This is not a typo — I was going to post about the books I read in 2015 but realized I’ve fallen out of the habit, and haven’t actually done a roundup since 2012! Here are the books of 2013:
- 31 Dec 2013: The Yacoubian Building, Alaa Al Aswany.
- 17 Dec 2013: The Custom of the Country, Edith Wharton.
- 29 Nov 2013: Infinitesimal, Amir Alexander.
- 19 Nov 2013: The Simpsons and Their Mathematical Secrets, Simon Singh.
- 2 Nov 2013: The Panic Virus, Seth Mnookin.
- 29 Oct 2013: Taipei, Tao Lin.
- 22 Oct 2013: The Twelve, Justin Cronin.
- 7 Oct 2013: Fads and Fallacies in the Name of Science, Martin Gardner.
- 15 Sep 2013: The More You Ignore Me, Travis Nichols.
- 11 Sep 2013: Undiluted Hocus-Pocus: The Autobiography of Martin Gardner.
- 1 Sep 2013: Joyland, Stephen King.
- 27 Aug 2013: The Ninjas, Jane Yeh.
- 20 Aug 2013: Time of the Great Freeze, Robert Silverberg.
- 11 Aug 2013: The Buddha in the Attic, Julie Otsuka.
- 29 Jul 2013: Lexicon, Max Barry.
- 20 Jul 2013: Forty-One False Starts, Janet Malcolm.
- 12 Jul 2013: Thinking in Numbers, Daniel Tammet.
- 10 Jul 2013: Boundaries, T.M. Wright.
- 26 Jun 2013: Let’s Talk About Love: A Journey to the End of Taste, by Carl Wilson.
- 15 Jun 2013: Goslings, J.D. Beresford.
- 1 Jun 2013: You, Austin Grossman.
- 25 May 2013: The Night Land, William Hope Hodgson.
- 10 May 2013: 20th Anniversary Report of the Harvard-Radcliffe Class of 1993
- 5 May 2013: The Vanishers, Heidi Julavits.
- 17 Apr 2013: Belmont, Stephen Burt.
- 10 Apr 2013: Among Others, Jo Walton.
- 2 Apr 2013: Math on Trial, by Leila Schneps and Coralie Colmez
- 25 Mar 2013: The Fun Parts, Sam Lipsyte.
- 14 Mar 2013: Mathematical Apocrypha, Steven Krantz.
- 7 Mar 2013: The Magic Circle, Jenny Davidson.
- 2 Mar 2013: Snow, Adam Roberts.
- 24 Feb 2013: A Hologram for the King, Dave Eggers.
- 9 Feb 2013: The Wind Through the Keyhole, Stephen King.
- 8 Feb 2013: The Life and Opinions of a College Class, the Harvard Class of 1926.
- 15 Jan 2013: When the Tripods Came, John Christopher.
34 books. 21 fiction, 11 non-fiction, 2 books of poetry (note to self: at some point read a book of poems by a poet I don’t personally know.) Of the novels, 8 were SF/fantasy.
Best of the year: Impossible to choose between The Custom of the Country and Forty-One False Starts.
Wharton often writes about the drive to acquire money and status, which she presents not as a means to meet other basic human needs (food, security, companionship) but as a basic need in itself, and pretty near the base of the pyramid. Sometimes the particular situation is a little dated (as in the concern with divorce in Age of Innocence) but Custom of the Country, which is about a New York deformed by a sudden influx of new, uncivilized wealth absorbing everything around it, couldn’t be more topical.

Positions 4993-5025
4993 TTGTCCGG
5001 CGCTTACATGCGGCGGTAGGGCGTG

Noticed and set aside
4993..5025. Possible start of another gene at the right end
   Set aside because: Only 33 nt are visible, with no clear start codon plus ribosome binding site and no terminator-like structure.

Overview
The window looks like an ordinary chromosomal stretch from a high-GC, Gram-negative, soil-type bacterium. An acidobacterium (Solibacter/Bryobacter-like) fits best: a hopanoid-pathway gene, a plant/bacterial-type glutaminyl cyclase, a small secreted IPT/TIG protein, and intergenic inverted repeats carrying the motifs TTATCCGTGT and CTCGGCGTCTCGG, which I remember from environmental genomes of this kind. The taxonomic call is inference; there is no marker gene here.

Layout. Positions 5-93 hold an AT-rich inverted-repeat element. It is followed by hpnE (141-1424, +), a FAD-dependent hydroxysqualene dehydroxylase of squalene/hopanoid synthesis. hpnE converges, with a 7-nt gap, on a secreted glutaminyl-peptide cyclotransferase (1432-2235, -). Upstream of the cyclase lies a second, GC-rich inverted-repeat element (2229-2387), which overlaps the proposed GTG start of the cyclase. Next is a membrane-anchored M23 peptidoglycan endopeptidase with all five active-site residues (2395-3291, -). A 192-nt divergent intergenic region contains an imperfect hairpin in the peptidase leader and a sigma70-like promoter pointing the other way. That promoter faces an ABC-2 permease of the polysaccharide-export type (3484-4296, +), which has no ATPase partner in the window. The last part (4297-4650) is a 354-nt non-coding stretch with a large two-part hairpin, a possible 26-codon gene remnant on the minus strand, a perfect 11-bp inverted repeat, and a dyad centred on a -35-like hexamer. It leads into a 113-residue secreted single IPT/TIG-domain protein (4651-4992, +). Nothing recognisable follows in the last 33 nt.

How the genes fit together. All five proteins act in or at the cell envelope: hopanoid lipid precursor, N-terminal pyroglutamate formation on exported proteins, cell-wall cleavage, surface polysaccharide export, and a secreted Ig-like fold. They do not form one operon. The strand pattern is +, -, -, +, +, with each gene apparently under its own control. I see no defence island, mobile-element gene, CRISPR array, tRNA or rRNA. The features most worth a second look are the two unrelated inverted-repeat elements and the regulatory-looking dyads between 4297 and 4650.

Janet Malcolm is of course the best essayist alive. Forty-One False Starts is a collection of pieces, mostly from the New Yorker I think, mostly new to me. The title track is amazing: just as it says, it’s 41 possible openings to an essay, each one abandoned as Malcolm tries to start again. (Or maybe as Malcolm pretends to start again; was the collage her plan all along? That would certainly make them “false starts” in the literal sense of the words.) The same anecdotes appear in multiple sections, from multiple points of view, or rather, from the same point of view, Malcolm’s, which always seems to be viewing from everywhere at once. Here’s the first paragraph from false start 3 (which is just two paragraphs long):
All during my encounter with the artist David Salle—he and I met for interviews in his studio, on White Street, over a period of two years—I was acutely conscious of his money. Even when I got to know him and like him, I couldn’t dispel the disapproving, lefty, puritanical feeling that would somehow be triggered each time we met, whether it was by the sight of the assistant sitting at a sort of hair-salon receptionist’s station outside the studio door; or by the expensive furniture of a fifties corporate style in the upstairs loft, where he lives; or by the mineral water he would bring out during our talks and pour into white paper cups, which promptly lost their takeout-counter humbleness and assumed the hauteur of the objects in the Design Collection of the Museum of Modern Art.